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Greens announce free counselling for young people

11 September 2017

Greens announce free counselling for young people

The Green Party in government will fund free counselling for all New Zealanders aged 25 and under as part of a $260 million youth mental health package.

“Free counselling for any young person who wants to talk about the ups and downs they are experiencing with a trained professional will make a huge difference to people’s wellbeing,” Green Party leader James Shaw said today.

“Everyone goes through ups and downs and as a society we can do more to recognise that and support people through hard times, so that the hard times don’t get worse.

“We need to end the stigma and shame for our young people around emotional wellbeing, encourage people to speak up, and when they do, make sure there is help readily available.

“Every suicide is a tragedy and we know from overseas evidence that there are things government can do that will make a difference to stop suicides from happening.

“The Green Party believes that suicide is preventable and we want to work towards zero suicide within our healthcare system.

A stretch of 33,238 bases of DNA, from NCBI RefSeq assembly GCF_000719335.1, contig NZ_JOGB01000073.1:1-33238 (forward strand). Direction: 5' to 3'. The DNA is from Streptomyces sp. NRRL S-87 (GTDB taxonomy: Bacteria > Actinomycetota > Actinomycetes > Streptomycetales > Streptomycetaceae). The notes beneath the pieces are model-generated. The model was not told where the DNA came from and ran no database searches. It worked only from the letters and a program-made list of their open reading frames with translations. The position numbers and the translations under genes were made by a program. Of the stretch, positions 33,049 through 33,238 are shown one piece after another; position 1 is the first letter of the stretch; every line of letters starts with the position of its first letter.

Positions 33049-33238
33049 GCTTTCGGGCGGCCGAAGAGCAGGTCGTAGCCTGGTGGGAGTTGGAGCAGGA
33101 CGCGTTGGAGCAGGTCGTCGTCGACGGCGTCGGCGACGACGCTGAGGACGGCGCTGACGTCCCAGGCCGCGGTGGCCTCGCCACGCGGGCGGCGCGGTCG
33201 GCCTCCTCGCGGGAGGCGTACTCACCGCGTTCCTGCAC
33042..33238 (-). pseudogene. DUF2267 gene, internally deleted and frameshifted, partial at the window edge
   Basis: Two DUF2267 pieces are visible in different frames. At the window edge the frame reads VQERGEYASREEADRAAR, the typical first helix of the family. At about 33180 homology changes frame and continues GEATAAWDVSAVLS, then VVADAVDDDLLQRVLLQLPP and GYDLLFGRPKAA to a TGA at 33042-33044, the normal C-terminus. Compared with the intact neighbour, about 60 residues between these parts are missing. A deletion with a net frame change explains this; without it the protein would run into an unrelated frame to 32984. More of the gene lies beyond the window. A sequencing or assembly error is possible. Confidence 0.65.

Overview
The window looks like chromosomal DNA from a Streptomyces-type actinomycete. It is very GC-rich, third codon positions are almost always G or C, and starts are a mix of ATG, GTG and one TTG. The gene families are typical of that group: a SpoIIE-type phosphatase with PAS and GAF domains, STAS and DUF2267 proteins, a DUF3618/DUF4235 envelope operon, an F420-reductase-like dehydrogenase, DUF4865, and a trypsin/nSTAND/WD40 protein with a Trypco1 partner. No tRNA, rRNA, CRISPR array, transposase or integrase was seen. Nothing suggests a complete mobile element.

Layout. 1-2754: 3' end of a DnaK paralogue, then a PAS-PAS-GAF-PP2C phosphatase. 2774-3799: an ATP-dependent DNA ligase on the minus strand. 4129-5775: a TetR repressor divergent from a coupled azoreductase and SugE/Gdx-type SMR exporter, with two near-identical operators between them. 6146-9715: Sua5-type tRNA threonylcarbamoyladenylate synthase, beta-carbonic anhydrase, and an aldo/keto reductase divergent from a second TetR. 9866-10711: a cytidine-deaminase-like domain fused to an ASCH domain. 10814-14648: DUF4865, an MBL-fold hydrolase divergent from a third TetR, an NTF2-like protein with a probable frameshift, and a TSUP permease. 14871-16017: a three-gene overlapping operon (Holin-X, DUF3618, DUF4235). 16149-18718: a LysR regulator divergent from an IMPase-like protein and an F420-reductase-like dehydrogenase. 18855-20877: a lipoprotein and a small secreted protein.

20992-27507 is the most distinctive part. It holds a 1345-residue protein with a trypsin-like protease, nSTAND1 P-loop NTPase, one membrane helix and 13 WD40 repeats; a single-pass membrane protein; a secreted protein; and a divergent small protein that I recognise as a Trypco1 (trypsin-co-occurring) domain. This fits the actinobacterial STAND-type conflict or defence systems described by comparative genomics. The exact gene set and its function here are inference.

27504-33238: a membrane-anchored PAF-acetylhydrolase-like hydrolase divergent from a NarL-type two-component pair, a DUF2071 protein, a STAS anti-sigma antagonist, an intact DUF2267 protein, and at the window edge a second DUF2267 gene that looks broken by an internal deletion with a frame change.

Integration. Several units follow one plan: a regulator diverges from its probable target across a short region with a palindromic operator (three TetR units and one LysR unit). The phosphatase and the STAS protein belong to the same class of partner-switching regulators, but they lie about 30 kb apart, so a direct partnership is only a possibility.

“As well as free counselling, the Green Party is committed to increasing youth mental health services funding by $100 million per year, to reduce waiting times, ensure specialist treatment is available when needed, and retain and value staff.

“Integrating wellness into the school curriculum will help equip young people with the skills they need to navigate life’s ups and downs, strengthen their identity and build understanding of their place in the world. This will involve working with parents and whānau so that they can recognise the signs of mental distress in their children, and to know what action to take.

“For many young people, accessing a school counsellor is currently too difficult. There needs to be tagged funding and a ratio of 1:400 student to ensure trained school guidance counsellors are available.

“In addition, the Green Party in government will hold a nationwide mental health inquiry to address broader issues,” Mr Shaw said.

ends

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